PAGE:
tonyandrewjournal:

Me by Fudo Jahic


Apparently this is "The clearest photo of Mercury ever taken."

Oh well, what the hell, you obviously want to be alone, so I’ll leave you alone. Go ahead and think away to your heart’s content! But don’t get me wrong. I’m not totally mad at you. I’m just sad. You were so nice to me when I was having my problems, but now that you’re having yours, it seems there’s not a thing I can do for you. You’re all locked up in that little world of yours, and when I try knocking on the door, you just sort of look up for a second and go right back inside.

— Haruki Murakami, Norwegian Wood  (via enjoui)

The problem, often not discovered until late in life, is that when you look for things in life like love, meaning, motivation, it implies they are sitting behind a tree or under a rock. The most successful people in life recognize, that in life they create their own love, they manufacture their own meaning, they generate their own motivation. For me, I am driven by two main philosophies, know more today about the world than I knew yesterday. And lessen the suffering of others. You’d be surprised how far that gets you.

— Neil deGrasse Tyson’s response on Reddit when asked “What can you tell a young man looking for motivation in life itself?” (via enjoui)
we-are-star-stuff:

If you really want a headache (the good kind), take a long look at this “photo”. No, this is not a photo of the cosmic microwave background radiation (which you can actually see for yourself if you change your television channel to one of the “fuzzy” stations) nor is it a collection of graphs of a cell structure. So, instead of telling you what it isn’t, how about I tell you what it is? This is, well… everything. Everything we can see and observe anyway. What you’re looking at is the “observable” universe. This particular map has a cellular appearance due to how the galaxies tend to collect into vast sheets and super clusters of stars that are surrounded by stunningly large voids in between them. You and I and everything we’ve ever known are smack in the middle there, along with our Local group, which is a part of the larger Virgo Supercluster.  All of those other dots are also superclusters, each containing perhaps trillions of stars.Since the speed of light is a constant in the vacuum of space, there is an outer edge to what is observable from Earth. That outer edge is defined by the objects within 14 billion years away (how old the universe is estimated to be), which is the time it would take for the light from these distant objects to reach us here on Earth. In this sense, the objects that are the farthest away from us are literally some of the earliest stars and galaxies in the young universe. it’s quite likely that the stars we’re observing are no longer burning and the ones that have formed from the gases expelled during the supernova of the previous stars are in another place entirely.Since the universe has been expanding indefinitely since the big bang, the number of objects seen in the observable universe will shorten with time and it will appear as if the universe is much smaller than it does now - due to the light not having the proper amount of time to travel to the distant reaches of the universe. This expansion that’s going on in all directions is also the reason why our solar system appears to lie in the middle of the universe. In fact, every inhabited planet circling a distant star will look out into the universe and they will see that the universe is expanding away from them, giving the impression that they are located smack in the center of it all.The “observable” universe consists of:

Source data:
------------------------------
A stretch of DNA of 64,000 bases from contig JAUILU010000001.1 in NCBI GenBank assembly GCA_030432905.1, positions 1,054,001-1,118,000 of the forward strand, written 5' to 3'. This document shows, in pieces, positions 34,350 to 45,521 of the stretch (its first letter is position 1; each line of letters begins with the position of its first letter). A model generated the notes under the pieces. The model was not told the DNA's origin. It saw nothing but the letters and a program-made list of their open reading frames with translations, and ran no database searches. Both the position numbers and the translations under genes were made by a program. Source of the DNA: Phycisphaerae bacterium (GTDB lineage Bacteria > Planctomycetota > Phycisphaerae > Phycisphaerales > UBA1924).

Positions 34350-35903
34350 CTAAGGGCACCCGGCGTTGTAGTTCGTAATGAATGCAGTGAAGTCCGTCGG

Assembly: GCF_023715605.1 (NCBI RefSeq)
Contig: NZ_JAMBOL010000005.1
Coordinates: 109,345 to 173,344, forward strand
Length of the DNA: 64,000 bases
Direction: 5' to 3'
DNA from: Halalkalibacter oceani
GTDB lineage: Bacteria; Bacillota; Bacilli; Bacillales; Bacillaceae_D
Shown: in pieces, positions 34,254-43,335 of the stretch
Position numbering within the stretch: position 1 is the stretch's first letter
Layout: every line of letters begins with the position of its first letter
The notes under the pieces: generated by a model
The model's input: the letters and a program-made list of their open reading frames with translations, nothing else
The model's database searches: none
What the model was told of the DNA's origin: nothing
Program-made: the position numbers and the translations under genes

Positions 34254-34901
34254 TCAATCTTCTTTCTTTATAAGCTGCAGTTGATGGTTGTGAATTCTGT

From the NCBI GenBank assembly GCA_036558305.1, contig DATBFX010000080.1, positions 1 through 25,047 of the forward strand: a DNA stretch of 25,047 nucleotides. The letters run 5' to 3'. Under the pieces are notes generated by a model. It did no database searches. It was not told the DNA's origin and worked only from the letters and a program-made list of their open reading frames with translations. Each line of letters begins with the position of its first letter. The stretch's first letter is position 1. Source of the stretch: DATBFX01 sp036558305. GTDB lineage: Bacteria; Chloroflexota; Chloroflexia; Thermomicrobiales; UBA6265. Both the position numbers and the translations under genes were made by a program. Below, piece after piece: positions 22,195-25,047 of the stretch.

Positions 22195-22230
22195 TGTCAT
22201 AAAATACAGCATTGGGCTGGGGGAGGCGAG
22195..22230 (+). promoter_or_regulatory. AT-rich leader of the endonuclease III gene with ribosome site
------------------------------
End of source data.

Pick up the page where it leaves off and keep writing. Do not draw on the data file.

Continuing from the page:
10 million superclusters
25 billion galaxy groups
350 billion large galaxies
7 trillion dwarf galaxies
30 billion trillion (3X10^22) stars (of which almost 30 stars go supernova per second)
According to some math that I have no desire to go into, if you imagine the size of the observable universe (13.7 billion light-years) to be that of one nucleus of an atom and compare that with the size of the unobservable universe, then the total universe is 10 billion times larger than the size of the unobservable universe compared to a nucleus of an atom AND IT WILL CONTINUE TO GET BIGGER.You can look at those numbers here. Keep in mind that it’s impossible for us to know the exact size of the unobservable universe, so the above is an estimation. It could be much larger than that!
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